An Investor’s Guide to Analyzing Your Portfolio
We unpack an analysis called the Portfolio Lookthrough and explain why it‚Äôs important for investors in evaluating their portfolio dynamics.
Institutional Investors often must wear two hats. On one hand, they go through great lengths to find uniquely talented managers, and they evaluate them based on their track records and (hopefully) skill-sets. On the other hand, they must think carefully about how a collection of investments coalesce into their aggregate portfolio. What may be a great manager on its own merit may not fit stylistically into a portfolio due to a desire for diversification or a thematic preference. This point is especially important within active and alternative investments – which are meant to deliver alpha or diversification. This asset class can fall prey to groupthink and collective risk.
We’ve dissected this issue in prior blog posts about the need to carefully monitor active portfolio exposures, as well as the risks in aggregate trends such as crowding. In this piece, I will unpack an analysis we call the Portfolio Lookthrough and explain why it’s an important tool for investors in evaluating their aggregate portfolio dynamics.
What Is Portfolio Lookthrough?
Portfolio Lookthrough is a pretty simple concept that requires complex data management and analytical capability. Take your individual managers on a capital weighted basis, and derive a synthetic “lookthrough” portfolio comprised of the best position-level transparency afforded: private positions when available and publicly filed positions when not. Given that public transparency is most accurate at quarter-end (13-F), we produce these analyses quarterly to ensure accurate snapshots of security-level holdings. Here’s an example of a public-data lookthrough derived from a set of famous hedge funds, where we demonstrate capital allocation over time:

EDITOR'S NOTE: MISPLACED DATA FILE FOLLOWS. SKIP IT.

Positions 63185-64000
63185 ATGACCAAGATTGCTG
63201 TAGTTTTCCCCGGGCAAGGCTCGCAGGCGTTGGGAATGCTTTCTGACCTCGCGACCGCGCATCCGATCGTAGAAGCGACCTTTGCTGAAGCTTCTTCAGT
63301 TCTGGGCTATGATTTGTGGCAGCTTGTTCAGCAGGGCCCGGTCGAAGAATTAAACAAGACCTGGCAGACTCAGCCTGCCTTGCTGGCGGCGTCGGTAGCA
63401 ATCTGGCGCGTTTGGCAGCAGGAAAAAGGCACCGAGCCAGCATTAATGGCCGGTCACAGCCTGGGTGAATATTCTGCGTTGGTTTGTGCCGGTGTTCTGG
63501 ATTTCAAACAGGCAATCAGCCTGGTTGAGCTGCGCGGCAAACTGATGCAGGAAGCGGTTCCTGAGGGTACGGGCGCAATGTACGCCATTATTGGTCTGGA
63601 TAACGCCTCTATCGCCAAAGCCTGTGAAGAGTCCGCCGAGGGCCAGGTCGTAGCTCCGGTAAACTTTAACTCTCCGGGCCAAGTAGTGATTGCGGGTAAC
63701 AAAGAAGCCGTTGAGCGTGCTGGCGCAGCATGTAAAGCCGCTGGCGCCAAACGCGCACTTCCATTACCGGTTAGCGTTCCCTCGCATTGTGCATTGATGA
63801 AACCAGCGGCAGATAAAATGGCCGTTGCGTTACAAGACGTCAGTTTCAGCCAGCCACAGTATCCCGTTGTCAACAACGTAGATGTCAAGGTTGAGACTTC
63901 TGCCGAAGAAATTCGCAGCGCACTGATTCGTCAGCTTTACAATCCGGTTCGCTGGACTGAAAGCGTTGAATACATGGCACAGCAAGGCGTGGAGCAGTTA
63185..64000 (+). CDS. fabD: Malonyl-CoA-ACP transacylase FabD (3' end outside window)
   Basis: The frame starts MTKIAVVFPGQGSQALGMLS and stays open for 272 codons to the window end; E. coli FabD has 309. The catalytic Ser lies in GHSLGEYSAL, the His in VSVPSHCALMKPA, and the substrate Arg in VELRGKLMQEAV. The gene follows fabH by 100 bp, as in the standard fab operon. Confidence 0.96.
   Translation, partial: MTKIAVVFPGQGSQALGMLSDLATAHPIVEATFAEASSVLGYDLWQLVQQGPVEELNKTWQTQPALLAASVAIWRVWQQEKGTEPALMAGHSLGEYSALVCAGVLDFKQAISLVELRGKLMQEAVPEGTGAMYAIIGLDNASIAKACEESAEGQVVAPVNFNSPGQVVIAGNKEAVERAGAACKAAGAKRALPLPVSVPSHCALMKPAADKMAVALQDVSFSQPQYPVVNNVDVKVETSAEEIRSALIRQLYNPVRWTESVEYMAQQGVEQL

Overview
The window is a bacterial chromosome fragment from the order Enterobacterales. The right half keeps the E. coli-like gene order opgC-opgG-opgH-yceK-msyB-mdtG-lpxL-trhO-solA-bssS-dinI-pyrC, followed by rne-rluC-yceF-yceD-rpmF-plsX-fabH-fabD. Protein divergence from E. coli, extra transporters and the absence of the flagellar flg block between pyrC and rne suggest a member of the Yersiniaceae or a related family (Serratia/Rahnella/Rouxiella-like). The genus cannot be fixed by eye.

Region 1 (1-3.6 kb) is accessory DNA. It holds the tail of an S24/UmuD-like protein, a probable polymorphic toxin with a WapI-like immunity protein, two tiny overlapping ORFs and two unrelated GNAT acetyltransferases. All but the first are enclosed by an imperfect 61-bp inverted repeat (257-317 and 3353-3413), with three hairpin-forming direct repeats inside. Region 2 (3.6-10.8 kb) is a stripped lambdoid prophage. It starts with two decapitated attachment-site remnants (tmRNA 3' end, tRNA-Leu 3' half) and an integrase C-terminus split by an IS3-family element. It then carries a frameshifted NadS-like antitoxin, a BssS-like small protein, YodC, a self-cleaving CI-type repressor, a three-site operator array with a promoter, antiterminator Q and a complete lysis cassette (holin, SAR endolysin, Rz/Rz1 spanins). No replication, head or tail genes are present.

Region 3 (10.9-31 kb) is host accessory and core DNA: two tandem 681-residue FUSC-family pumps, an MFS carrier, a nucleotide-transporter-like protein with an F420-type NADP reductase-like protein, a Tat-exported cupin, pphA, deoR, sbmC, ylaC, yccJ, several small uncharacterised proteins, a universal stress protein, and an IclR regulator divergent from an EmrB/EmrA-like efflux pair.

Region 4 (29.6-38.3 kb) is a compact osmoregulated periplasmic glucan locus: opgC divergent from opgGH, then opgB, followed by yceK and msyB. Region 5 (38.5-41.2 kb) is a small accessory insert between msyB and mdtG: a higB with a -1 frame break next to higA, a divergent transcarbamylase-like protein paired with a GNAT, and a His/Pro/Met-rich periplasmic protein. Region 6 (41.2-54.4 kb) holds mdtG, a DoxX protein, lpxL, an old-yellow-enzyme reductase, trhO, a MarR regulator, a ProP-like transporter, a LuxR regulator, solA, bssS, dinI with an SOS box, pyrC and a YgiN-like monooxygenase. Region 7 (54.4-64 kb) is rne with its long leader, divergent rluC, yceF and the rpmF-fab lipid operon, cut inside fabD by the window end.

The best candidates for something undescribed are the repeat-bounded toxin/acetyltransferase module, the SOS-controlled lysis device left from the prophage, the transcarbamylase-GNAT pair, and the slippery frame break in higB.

With this data input into our alpha platform, we can begin analyzing the lookthrough portfolio (comprised of each manager’s weighted underlying holdings) the way our hedge fund clients analyze their very own portfolios. You can easily answer questions such as “how much Valeant do I own?” and which of your managers are long (or short) the name. How exposed am I to momentum factors and where is that exposure coming from? Concepts such as position concentration, crowding, and position overlap can be easily understood across each dimension of the entire portfolio:
The same goes for slicing and dicing the portfolio, such as this view of the least liquid small and micro-cap names held in the portfolio:
Sector over weights and underweights can be dissected at the manager level:
As can alpha provided by manager:
Style factor contribution can also be understood for the aggregate portfolio:
As can lookthrough position-sizing efficacy:
What this allows the institutional investor to do, ultimately, is to think about her core of investments not only on their own merits, but as a collective portfolio. It is a powerful tool in teasing out crowding, individual skill-sets, and any portfolio characteristic. Otherwise, investors are left reacting to market events that unknowingly whipsaw their portfolios; especially in periods of stress. Instead of piecing together what holistically happened through individual manager dialogues, portfolio lookthroughs help institutional investors proactively understand and manage their books.